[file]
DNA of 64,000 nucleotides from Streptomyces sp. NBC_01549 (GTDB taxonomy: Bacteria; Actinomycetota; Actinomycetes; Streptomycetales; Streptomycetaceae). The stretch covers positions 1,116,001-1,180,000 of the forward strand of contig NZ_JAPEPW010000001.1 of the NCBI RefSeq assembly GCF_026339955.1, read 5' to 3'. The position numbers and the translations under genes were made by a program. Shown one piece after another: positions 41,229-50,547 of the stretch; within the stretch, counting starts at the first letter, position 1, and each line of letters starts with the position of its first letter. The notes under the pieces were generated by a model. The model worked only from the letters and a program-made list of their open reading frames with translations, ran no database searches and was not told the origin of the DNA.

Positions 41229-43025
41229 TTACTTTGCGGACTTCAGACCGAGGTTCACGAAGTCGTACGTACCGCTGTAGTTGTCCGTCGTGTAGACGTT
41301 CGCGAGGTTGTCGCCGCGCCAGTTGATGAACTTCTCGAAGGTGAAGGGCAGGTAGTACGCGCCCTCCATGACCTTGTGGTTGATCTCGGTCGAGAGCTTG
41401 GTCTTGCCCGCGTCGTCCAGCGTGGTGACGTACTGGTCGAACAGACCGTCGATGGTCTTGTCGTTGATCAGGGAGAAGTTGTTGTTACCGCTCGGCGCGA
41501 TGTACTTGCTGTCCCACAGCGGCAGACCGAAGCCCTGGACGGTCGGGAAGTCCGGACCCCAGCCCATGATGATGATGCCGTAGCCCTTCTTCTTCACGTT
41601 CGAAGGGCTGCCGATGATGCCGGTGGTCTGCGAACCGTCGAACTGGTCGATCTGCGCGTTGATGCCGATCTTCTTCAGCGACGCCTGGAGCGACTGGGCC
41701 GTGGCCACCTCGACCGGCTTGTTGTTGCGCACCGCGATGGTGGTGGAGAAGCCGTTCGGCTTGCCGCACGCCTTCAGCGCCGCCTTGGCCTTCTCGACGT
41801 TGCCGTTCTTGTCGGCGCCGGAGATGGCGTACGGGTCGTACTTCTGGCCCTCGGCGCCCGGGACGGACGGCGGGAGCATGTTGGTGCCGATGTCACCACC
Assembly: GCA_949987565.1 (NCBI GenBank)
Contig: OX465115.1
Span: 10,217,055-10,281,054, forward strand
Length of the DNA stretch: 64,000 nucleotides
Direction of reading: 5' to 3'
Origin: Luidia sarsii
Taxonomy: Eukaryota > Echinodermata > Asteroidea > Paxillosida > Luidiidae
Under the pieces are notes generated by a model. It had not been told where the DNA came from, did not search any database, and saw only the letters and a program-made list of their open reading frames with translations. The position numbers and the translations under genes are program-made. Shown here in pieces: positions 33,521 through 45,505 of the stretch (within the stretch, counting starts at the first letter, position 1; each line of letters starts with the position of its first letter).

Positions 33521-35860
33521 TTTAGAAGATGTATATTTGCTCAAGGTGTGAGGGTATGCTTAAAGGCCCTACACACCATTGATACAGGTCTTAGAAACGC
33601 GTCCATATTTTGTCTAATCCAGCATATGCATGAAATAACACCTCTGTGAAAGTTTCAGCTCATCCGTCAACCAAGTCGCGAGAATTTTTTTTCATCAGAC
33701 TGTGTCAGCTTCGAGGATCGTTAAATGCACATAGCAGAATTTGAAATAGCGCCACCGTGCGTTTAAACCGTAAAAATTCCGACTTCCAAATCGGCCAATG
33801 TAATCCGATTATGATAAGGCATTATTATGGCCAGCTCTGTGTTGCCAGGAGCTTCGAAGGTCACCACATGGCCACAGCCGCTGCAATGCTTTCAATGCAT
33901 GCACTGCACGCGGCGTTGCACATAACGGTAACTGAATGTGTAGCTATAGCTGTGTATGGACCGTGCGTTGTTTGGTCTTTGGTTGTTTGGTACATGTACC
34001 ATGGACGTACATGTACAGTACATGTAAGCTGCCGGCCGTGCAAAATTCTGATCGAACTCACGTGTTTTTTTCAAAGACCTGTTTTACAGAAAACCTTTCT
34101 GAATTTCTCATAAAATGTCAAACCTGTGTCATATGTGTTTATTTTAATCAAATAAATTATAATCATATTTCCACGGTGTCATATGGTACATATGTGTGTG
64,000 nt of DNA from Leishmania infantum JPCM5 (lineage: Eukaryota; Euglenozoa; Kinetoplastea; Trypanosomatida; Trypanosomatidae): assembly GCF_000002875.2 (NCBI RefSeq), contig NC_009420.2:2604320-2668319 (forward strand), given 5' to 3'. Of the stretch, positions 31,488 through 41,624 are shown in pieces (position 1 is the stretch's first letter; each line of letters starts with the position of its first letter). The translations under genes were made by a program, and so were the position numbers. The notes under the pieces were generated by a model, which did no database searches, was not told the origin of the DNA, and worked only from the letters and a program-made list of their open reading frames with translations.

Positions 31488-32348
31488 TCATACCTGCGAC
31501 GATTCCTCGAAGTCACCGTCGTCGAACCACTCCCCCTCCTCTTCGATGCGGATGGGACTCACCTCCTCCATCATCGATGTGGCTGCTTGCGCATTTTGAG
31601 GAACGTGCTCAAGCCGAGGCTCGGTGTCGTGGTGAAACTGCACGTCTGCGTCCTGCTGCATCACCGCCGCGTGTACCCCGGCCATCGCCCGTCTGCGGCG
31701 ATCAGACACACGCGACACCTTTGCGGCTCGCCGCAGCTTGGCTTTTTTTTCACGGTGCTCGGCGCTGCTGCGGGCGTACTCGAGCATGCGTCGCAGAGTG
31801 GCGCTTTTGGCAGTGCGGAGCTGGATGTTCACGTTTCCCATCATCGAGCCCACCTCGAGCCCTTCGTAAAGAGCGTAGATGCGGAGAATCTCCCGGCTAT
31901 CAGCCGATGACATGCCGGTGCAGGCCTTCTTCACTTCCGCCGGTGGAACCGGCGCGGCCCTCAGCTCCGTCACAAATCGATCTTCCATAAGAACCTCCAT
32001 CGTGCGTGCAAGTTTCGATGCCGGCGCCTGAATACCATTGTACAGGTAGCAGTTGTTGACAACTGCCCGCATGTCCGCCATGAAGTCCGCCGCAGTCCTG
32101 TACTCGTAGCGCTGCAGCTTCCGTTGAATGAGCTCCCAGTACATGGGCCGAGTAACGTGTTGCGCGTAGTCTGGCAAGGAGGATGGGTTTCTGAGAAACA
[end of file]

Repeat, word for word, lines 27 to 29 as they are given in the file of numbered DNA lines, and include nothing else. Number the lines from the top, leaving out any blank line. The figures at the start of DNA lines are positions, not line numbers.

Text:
Positions 31488-32348
31488 TCATACCTGCGAC
31501 GATTCCTCGAAGTCACCGTCGTCGAACCACTCCCCCTCCTCTTCGATGCGGATGGGACTCACCTCCTCCATCATCGATGTGGCTGCTTGCGCATTTTGAG